7 children among homeless after fire
Two families lose much of belongings, Christmas gifts
Tuesday, December 17, 2013
Seven Jefferson City children from two households lost their homes, and some lost their Christmas presents, when a fire destroyed a two-apartment building at 804 Broadway St. Monday afternoon.
Ariyah McCann was getting dressed when she noticed something was awry. Her 10-month-old son was asleep in her room and she’d just asked her two small daughters — both under the age of 5 — to come into her room to get dressed when she smelled smoke drifting from somewhere in the building.
“I didn’t see any,” she said.
But moments later a hallway in the building was fully engulfed in dark, black smoke. She wrapped her naked son in a blanket with the idea of quickly getting the kids down the back stairs and out of the building.
A neighbor — a man yet to be identified — had noticed the blaze and offered to help.
“Are there any more kids?” he asked, taking the 10-month old from her.
McCann — who is six months pregnant — tried to carry out the family’s clothes and coats, but started to panic.
“Smoke started getting very heavy and I had to get out,” she said. “We lost all their presents and everything. It’s hard. So hard.”
She was driven to a local hospital to be examined for smoke inhalation.
The two-story building — a chiseled-block gray structure with tall front columns and a metal seamed roof — was home to two families.
Originally from Chicago, McCann and her children lived in an upstairs apartment that sustained smoke and water damage. American Red Cross Heart of Missouri Chapter volunteers have assisted her with a clothing allowance and a one-night stay in a local motel.
Another family, originally from St. Louis, with three adults and four children — ages 1, 3, 5 and 7 — lived downstairs. Because that apartment suffered major damage making it uninhabitable, the Red Cross has offered financial assistance to purchase food, clothing, shoes and two nights in a motel.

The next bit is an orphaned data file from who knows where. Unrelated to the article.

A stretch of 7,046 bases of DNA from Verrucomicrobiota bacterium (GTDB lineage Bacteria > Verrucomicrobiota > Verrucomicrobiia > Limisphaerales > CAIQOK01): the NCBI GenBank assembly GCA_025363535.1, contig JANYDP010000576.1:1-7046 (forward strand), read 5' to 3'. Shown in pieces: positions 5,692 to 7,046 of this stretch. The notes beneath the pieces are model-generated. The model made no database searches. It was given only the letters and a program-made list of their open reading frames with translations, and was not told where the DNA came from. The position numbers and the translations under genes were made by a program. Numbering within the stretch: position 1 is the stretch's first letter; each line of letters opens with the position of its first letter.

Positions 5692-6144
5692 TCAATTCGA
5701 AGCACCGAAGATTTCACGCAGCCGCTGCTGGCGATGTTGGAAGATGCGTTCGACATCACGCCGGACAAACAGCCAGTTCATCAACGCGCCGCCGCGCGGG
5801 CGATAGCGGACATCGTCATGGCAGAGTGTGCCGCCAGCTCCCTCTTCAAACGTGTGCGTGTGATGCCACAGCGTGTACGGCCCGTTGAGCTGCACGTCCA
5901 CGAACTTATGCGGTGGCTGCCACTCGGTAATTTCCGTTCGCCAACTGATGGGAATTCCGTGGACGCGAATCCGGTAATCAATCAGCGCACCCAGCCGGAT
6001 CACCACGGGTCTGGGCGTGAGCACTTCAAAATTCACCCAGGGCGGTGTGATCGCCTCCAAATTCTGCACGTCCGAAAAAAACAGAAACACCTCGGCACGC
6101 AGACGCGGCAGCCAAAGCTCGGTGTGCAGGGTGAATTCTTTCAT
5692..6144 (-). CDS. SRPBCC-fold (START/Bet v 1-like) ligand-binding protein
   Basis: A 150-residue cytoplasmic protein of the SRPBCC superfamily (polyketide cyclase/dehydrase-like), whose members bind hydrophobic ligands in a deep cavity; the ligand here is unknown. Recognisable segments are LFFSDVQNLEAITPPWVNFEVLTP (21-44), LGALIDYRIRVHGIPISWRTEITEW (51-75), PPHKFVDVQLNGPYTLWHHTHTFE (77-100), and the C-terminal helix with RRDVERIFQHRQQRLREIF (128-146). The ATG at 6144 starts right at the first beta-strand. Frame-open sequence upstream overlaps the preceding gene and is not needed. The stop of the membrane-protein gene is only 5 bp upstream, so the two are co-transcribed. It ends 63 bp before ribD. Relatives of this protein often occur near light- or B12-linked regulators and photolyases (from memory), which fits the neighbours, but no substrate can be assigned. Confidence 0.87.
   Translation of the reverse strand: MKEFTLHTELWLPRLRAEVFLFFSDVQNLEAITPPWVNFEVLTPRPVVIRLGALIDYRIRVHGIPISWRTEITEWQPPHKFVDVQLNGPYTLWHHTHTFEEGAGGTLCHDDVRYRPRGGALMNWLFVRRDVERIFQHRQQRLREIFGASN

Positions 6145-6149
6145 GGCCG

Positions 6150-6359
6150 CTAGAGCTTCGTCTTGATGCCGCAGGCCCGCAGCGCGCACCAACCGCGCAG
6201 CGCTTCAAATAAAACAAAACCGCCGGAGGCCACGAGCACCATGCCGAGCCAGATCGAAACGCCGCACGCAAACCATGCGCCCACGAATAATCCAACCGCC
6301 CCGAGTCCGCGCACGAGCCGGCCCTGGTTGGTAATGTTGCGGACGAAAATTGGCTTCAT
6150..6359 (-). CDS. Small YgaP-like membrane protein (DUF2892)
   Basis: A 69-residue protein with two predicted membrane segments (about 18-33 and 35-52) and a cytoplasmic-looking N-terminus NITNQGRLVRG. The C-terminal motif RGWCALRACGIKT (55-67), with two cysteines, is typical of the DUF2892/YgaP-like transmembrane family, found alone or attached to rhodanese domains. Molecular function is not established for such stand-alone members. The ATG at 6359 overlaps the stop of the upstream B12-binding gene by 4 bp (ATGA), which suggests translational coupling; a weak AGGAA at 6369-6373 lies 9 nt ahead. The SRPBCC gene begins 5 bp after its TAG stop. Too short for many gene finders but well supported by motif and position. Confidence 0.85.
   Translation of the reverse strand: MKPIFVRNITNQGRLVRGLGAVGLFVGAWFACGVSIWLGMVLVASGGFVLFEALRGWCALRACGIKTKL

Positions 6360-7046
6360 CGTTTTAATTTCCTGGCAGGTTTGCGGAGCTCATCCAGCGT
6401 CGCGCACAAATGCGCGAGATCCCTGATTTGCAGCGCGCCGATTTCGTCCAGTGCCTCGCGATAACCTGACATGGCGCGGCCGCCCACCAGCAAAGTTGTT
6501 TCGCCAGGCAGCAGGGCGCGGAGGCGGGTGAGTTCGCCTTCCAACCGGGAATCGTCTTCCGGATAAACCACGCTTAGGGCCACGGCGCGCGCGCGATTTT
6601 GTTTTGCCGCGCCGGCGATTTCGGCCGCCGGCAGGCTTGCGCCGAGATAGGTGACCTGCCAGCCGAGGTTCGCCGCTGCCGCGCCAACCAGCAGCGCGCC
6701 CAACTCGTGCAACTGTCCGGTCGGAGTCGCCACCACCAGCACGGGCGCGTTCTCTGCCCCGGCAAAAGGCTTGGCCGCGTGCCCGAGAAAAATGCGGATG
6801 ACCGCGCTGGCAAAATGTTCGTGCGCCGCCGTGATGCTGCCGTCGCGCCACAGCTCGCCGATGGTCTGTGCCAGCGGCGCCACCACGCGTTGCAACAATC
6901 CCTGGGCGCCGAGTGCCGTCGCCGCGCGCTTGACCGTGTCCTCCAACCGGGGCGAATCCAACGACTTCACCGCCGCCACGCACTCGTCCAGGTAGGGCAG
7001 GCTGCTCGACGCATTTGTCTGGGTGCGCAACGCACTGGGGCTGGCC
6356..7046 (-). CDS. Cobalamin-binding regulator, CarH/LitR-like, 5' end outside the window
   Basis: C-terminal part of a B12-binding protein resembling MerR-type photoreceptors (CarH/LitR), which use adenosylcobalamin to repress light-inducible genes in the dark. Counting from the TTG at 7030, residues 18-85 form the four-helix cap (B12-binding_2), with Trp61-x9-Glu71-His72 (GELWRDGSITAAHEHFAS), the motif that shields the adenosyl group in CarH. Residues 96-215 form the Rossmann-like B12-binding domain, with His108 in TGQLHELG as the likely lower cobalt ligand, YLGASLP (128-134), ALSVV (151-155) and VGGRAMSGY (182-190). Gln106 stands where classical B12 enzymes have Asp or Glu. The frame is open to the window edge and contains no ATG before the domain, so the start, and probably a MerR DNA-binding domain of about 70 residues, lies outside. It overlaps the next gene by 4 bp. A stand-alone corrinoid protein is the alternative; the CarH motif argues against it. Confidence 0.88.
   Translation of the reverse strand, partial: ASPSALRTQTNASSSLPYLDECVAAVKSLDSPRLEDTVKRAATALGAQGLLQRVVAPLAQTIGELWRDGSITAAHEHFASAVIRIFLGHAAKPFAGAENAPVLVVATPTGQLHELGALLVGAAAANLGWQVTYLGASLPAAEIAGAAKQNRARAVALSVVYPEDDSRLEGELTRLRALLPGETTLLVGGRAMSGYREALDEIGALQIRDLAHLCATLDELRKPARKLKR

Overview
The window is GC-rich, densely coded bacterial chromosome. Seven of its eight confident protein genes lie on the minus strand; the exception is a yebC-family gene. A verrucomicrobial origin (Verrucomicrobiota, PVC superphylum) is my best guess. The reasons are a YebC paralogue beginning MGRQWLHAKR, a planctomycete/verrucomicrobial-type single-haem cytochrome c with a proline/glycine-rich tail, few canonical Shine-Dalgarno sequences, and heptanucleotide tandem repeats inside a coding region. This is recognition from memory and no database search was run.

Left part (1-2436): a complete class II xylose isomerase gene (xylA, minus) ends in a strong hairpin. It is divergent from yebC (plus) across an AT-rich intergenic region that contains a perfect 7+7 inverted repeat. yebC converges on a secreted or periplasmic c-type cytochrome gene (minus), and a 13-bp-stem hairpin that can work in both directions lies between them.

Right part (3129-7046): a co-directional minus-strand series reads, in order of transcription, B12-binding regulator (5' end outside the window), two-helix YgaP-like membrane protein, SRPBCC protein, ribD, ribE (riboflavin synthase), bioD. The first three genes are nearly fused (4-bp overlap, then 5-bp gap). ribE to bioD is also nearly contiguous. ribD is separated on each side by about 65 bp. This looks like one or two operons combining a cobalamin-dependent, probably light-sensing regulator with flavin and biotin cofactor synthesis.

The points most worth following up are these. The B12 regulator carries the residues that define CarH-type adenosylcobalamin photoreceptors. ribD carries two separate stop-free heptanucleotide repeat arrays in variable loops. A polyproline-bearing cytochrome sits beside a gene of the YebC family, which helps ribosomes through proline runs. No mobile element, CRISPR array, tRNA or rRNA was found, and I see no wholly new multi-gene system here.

A cause of the fire has not yet been determined, but it might have started in a first-floor bedroom.
“We’re investigating to determine a point of origin and a cause,” said Lonnie Brandt, assistant chief with the Jefferson City Fire Department.
Fire personnel were summoned to fight the blaze at 12:44 p.m. Brandt noted they arrived at 12:50 p.m.
“Heavy smoke and flames were showing,” he said. “The first truck to arrive extinguished the fire on the first floor.”
The fire made a dramatic scene. As wisps of smoke drifted ominously from the roofline, a long line of fire apparatus blocked the street and neighbors were outdoors lamenting the loss. By 1:16 p.m. firefighters had doused the main blaze and were spraying hot spots and chopping out hidden embers.
The contents of the building appeared to be an almost total loss, although McCann’s mother and sister re-entered the structure as fire personnel were wrapping up their work to see what they could salvage. Her children did not even have shoes.
The building is owned by Jefferson City resident Nora Conrad, an older woman who purchased it as a rental investment about five years ago to replace another property that also burned.
After surveying the damage, Conrad said: “The structure is too weak now … it was totalled. We’re going to demolish it.”
Conrad was disheartened to see the loss.
“I want to know what started the fire,” she added.
Charlene Bates, a friend of McCann’s family, said the loss of the home is a tragedy. She noted McCann, after going through a rough patch, had just moved into the apartment about three weeks ago and was delighted to have it.
“It’s so sad. She just did all her Christmas shopping and now it’s all gone,” Bates lamented.
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